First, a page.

Noise is among the most common complaints you’ll hear as a landlord of multi-family properties. You can do your very best to avoid tenants who make lots of noise by having them fill out a simple rental application and complete a screening process. This weeds out many potential noisemakers.
However, it won’t take care of all of them. Tenants often don’t realize that they’re being loud, or perhaps their simple party got out of hand. Here are some things you can do as a landlord to handle noise complaints.
Common noise complaints
You’ll probably get noise complaints relating to:
- Party noise
- Children crying
- Loud music or television
- Heavy walking, stomping, or running
- Outside gathering noise
- Children playing or running
- Tenants talking in the hall
- Barking dogs or screeching cats
In some cases, the noise is indeed excessive and should be stopped. In others, the complainer is being a little oversensitive. Either way, you’ll be expected to handle the situation.
Address the noisemaker
As soon as a complaint is made, it’s best to handle it quickly and quietly. First, visit the noise maker to determine the extent of the problem. If the tenant is truly being loud, you’ll know there’s a problem before you enter the apartment.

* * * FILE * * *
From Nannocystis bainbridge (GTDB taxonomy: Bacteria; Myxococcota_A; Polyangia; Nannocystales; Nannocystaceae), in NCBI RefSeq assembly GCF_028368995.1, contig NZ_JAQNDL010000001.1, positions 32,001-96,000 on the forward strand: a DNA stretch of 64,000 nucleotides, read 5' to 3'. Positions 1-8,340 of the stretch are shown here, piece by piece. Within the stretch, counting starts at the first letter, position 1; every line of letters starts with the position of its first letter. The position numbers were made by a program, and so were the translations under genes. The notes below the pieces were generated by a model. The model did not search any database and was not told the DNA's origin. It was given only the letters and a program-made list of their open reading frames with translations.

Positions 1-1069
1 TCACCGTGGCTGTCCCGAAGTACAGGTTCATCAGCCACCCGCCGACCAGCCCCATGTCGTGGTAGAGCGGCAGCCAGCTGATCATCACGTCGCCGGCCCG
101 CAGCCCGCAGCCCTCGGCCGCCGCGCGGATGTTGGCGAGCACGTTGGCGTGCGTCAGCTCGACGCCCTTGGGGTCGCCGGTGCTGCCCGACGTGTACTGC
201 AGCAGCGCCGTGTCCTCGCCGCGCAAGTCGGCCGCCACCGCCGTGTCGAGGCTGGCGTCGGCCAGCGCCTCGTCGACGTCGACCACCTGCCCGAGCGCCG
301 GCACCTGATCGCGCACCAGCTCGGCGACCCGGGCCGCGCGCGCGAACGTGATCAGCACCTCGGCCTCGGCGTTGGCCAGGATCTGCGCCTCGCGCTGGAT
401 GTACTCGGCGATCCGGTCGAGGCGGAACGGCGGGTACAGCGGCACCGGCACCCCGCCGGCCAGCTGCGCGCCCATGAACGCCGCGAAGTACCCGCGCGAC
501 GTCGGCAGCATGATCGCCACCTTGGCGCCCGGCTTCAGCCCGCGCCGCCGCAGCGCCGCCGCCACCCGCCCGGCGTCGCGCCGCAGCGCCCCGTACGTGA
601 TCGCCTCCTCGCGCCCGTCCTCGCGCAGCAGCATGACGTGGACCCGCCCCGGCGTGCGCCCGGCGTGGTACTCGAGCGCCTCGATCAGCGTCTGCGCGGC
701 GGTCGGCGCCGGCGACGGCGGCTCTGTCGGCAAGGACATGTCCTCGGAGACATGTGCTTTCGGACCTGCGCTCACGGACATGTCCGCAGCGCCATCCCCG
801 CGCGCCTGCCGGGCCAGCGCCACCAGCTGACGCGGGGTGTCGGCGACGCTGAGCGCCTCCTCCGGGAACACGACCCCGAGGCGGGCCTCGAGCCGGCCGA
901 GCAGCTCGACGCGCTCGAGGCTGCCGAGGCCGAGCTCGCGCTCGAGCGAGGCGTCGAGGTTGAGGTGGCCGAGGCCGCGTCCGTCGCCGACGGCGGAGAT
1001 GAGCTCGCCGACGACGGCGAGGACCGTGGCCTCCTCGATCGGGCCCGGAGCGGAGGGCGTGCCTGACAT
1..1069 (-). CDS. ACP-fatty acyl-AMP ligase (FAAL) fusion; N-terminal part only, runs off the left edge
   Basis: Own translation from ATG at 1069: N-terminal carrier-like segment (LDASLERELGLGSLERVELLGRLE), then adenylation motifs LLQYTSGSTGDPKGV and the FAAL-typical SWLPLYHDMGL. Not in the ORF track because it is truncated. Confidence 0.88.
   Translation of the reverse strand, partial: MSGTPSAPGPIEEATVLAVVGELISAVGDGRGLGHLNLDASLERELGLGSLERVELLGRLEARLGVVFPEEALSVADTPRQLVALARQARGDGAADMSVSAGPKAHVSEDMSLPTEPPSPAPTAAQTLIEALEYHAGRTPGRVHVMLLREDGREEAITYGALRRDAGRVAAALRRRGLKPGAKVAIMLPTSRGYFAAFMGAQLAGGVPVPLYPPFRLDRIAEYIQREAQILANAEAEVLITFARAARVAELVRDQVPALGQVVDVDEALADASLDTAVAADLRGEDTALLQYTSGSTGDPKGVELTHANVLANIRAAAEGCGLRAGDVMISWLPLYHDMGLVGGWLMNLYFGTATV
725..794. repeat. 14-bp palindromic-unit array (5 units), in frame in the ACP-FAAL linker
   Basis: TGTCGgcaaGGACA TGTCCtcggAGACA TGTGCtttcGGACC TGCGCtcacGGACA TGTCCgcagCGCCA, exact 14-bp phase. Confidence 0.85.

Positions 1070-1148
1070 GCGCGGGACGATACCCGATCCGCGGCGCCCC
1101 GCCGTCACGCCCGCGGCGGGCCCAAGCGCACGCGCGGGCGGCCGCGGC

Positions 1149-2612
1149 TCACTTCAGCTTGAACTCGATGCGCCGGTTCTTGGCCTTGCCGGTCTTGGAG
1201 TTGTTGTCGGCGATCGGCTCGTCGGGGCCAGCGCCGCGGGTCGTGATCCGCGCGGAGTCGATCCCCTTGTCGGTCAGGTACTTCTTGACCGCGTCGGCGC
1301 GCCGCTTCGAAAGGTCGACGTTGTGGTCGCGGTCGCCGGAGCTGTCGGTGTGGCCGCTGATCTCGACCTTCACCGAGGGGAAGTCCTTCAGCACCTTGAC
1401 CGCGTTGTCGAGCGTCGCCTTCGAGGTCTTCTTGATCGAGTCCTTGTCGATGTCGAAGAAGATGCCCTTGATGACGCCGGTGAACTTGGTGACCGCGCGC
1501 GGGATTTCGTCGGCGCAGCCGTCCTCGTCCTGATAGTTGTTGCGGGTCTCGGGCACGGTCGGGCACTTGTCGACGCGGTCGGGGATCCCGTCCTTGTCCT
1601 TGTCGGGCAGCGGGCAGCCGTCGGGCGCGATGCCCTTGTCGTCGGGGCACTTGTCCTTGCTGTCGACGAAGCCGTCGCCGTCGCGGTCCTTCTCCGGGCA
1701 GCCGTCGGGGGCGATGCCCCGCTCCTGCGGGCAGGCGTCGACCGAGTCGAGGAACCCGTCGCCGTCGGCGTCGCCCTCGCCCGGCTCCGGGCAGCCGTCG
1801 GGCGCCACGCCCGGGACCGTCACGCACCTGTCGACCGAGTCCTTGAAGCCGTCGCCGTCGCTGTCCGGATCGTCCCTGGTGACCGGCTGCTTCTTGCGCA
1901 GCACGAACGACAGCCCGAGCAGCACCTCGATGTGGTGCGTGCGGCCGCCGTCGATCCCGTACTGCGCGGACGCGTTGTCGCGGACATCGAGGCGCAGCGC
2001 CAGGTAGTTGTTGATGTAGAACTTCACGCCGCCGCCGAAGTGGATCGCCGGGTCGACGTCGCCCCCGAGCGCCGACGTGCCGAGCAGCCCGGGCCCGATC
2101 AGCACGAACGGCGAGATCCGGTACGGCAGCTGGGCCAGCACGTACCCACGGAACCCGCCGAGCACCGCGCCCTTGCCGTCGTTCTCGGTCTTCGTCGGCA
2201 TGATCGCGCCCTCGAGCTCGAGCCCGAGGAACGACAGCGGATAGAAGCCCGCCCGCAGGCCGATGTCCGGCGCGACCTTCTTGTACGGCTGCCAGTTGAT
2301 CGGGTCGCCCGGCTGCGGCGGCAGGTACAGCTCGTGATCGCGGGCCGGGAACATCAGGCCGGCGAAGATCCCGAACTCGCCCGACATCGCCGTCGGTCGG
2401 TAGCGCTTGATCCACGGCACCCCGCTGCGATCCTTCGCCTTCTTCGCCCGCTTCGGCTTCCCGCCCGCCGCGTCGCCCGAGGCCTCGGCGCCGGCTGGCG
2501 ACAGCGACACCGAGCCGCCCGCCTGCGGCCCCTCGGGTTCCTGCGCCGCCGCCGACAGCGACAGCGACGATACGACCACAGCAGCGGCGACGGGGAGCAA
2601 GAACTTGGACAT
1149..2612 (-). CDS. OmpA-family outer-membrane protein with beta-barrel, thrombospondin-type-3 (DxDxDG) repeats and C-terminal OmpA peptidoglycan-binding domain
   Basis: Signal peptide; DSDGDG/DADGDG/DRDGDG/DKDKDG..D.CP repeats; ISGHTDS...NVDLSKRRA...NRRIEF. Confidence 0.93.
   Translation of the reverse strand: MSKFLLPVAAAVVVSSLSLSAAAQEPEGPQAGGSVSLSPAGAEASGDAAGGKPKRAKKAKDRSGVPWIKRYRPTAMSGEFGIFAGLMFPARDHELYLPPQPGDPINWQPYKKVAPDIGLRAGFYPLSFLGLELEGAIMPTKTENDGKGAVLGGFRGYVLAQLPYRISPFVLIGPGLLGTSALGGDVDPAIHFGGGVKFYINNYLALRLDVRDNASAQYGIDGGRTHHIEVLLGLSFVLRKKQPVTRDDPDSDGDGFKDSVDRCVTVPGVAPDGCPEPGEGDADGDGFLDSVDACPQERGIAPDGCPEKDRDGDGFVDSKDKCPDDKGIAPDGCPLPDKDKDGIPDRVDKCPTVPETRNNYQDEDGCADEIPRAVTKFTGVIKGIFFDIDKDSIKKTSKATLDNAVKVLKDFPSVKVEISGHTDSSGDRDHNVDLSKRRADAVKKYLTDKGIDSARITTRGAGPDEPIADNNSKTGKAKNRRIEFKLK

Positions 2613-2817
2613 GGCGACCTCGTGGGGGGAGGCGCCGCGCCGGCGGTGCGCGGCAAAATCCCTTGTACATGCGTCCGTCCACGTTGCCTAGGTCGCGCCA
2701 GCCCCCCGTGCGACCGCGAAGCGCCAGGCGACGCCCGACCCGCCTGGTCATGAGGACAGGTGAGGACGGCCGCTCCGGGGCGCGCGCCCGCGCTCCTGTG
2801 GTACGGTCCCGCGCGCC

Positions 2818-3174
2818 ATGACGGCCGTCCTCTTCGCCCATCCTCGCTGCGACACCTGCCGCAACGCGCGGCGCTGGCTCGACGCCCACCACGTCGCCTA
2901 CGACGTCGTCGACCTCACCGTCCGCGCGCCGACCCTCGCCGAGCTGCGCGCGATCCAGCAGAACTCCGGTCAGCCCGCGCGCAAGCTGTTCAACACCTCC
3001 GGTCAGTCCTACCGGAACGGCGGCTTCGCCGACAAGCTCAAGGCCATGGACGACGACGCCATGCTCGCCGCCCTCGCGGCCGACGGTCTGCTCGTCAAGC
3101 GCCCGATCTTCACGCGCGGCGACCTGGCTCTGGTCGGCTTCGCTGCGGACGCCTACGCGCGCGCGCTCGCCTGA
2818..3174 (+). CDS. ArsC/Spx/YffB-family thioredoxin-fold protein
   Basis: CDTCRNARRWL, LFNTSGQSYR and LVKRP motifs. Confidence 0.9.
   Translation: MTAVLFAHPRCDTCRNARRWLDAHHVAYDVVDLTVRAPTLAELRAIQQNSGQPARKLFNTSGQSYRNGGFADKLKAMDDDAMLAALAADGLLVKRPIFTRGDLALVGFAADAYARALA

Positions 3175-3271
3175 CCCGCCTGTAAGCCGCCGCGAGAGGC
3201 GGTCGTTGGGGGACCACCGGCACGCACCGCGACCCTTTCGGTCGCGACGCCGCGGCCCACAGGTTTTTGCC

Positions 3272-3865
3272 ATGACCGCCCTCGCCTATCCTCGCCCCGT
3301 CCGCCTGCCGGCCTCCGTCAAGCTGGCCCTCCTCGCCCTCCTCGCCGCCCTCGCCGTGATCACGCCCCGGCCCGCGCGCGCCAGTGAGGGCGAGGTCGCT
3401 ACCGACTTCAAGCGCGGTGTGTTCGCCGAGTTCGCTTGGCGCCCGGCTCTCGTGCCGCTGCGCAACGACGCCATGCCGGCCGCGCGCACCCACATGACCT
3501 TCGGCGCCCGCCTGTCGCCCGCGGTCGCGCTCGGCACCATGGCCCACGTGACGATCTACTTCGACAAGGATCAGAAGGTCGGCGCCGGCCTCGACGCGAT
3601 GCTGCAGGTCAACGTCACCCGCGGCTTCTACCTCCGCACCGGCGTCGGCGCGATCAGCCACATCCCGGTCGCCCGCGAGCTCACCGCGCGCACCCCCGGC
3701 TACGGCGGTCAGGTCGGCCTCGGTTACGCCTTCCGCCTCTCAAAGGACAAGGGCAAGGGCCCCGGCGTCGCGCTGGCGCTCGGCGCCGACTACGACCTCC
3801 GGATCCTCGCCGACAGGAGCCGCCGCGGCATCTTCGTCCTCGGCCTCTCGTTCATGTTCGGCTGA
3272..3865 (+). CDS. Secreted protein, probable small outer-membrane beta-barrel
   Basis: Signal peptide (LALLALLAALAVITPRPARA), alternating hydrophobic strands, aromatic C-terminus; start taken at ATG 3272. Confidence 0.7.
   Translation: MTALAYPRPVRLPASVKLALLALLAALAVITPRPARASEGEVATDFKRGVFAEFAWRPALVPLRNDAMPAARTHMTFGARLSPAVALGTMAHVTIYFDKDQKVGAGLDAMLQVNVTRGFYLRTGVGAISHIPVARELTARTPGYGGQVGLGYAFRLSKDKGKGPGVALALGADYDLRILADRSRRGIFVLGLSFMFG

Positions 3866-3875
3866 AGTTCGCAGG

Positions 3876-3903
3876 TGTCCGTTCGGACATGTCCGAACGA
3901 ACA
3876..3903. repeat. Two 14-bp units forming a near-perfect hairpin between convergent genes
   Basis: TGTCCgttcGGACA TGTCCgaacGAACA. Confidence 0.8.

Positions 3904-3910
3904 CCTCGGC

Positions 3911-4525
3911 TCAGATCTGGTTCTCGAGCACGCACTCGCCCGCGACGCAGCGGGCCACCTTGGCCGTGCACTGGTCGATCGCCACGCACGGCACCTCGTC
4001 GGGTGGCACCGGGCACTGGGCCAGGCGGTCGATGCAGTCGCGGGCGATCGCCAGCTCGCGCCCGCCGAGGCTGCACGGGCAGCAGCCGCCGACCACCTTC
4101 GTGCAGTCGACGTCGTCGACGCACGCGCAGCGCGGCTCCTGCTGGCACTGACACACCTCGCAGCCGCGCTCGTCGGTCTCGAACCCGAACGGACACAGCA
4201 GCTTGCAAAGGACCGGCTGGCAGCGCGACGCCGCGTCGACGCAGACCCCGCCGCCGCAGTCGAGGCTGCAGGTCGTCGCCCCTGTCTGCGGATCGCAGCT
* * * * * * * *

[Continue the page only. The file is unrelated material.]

If things are quiet when you get there, however, it may be hard to prove that there was really a problem. The tenant might deny making the noise or argue that it wasn’t loud enough to merit complaining. In this case, there’s little you can do since you have no proof of the complaint.
Guilty noisemakers can be handled in multiple ways. The simplest is to address the noise issue head on, informing your tenant of the complaint and politely asking them to desist. In most cases, this works like a charm.
However, some tenants are resistant to your polite requests and it may require a little more strong-arming. You might pull out their contract and show them the agreement they made to stay quiet after a certain time or to respect the people around them.
If the noise is a raucous party, a vicious dog, a fight, domestic violence, or another potentially hazardous situation, don’t try to handle the problem on your own. Call law enforcement to get the message across.
Work with the complainer
Consider the fact that the problem might not be your tenant, but the person making the complaint. Perhaps they’re struggling to sleep at night because of a problem unrelated to your tenant’s behavior. Suggesting a good pulmonary doctor to the complainer might be all that’s necessary to take care of the problem.
Additionally, it can be good to encourage tenants to handle the problem on their own. If the two tenants are having a dispute of some kind, you might act as a mediator as they work through their problems and limit any noise that’s bothering the entire complex.
Tread carefully when working with the complainer. They need to see that their complaints are being addressed in a professional manner, even if it seems like they’re causing a bigger problem.
Let law enforcement do the heavy lifting
Although it’s nice to handle tenant complaints without the help of the police, they are there when you need them. In certain cases, it’s best to encourage tenants to call the police rather than going to you about noise complaints.
A police presence will stop noise problems more efficiently than a visit from the tenant, and it’s safer for you. You can do your part to keep harmony in the complex, but the police will uphold the law and keep your tenants accountable.